It’s shape and flow should come and grow
Like wild summer grapes.

Getting It Write
Writers write what they know best,
Their passions, fears, and dreams;
Writers rarely write about
What other call their “themes.”

Double Vision
A writer’s life is paradox,
It’s more than what it seems;
We write of our reality,
The one inside our dreams.

The echo of a promise,
The thunder of a sigh,
The music of a memory,
A child asking why.

Letter Perfect
Twenty six symbols arranged on a page
Can send a soul to heaven or torment it with rage,
Can free a fragile world or hold it in its net--
The power and the magic of the mighty alphabet.

The Write of Passage
The jump from writing just for fun
To getting paid for it
Begins when you first realize
You know you’ll never quit.

It is not the magic of his wings
That sets us free from our bond.
It is the muse within ourselves
That lets our words lift us beyond.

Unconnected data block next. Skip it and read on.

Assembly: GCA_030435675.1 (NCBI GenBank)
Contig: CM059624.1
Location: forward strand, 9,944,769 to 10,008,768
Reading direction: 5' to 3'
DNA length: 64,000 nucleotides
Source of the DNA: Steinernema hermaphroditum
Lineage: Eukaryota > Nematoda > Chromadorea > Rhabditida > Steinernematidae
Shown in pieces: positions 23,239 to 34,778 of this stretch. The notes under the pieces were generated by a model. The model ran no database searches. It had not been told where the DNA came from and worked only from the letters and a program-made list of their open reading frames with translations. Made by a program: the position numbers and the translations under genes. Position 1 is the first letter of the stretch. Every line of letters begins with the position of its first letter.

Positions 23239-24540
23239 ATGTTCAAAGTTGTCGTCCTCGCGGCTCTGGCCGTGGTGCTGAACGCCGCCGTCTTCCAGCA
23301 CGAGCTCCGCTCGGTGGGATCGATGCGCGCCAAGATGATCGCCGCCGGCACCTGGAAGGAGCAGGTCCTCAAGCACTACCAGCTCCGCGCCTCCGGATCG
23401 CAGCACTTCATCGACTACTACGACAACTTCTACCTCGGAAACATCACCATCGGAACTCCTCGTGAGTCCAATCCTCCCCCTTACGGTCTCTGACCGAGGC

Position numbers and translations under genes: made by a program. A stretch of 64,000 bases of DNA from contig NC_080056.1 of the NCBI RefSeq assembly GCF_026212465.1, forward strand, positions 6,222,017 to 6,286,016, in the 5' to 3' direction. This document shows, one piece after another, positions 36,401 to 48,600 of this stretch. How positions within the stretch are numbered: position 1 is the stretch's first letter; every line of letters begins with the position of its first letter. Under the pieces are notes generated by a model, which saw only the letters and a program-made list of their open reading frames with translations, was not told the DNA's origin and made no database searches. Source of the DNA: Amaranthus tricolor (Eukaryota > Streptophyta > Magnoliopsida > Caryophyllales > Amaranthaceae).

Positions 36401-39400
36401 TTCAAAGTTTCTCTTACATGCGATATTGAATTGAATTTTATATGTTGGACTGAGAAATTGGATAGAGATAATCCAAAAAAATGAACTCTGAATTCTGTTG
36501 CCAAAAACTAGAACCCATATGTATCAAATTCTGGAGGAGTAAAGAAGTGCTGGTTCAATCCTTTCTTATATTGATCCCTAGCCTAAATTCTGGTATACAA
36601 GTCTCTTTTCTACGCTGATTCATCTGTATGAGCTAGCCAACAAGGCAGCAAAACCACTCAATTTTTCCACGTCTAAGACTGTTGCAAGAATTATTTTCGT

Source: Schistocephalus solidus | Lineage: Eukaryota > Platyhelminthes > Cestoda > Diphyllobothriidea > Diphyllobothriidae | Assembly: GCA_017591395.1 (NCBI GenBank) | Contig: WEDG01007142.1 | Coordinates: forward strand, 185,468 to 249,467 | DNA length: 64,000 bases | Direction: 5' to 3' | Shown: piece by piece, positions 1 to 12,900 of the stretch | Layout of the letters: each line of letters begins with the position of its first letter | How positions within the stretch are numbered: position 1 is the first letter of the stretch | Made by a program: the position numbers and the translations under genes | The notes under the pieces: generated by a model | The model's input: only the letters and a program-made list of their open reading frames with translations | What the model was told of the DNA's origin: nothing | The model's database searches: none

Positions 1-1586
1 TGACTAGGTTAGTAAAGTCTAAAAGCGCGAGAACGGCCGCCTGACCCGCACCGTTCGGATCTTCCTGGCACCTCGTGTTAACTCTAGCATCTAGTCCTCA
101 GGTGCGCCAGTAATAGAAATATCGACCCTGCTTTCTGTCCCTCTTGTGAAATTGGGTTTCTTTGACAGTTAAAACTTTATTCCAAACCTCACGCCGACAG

Photo Poet
Consider your mind the darkroom,
Consider your life the lens,
Consider your eye the camera
On whose focus the poem depends.

Rising Moon
A poem is a rising moon
Shining on the sea,
An afterglow of all we know,
Of all we hope to be.

Star Light
Writing a poem,
Reaching a star,
In making good art
We find who we are.

Spider Web
A poem is a spider web
Spun with words of wonder,
Woven lace held in place
By whispers made of thunder.

The final draft upon the screen,
At last my poem’s through;
A verse of only four short lines--
I rewrote twenty-two!

Read All Of Charles Ghigna's Poetry at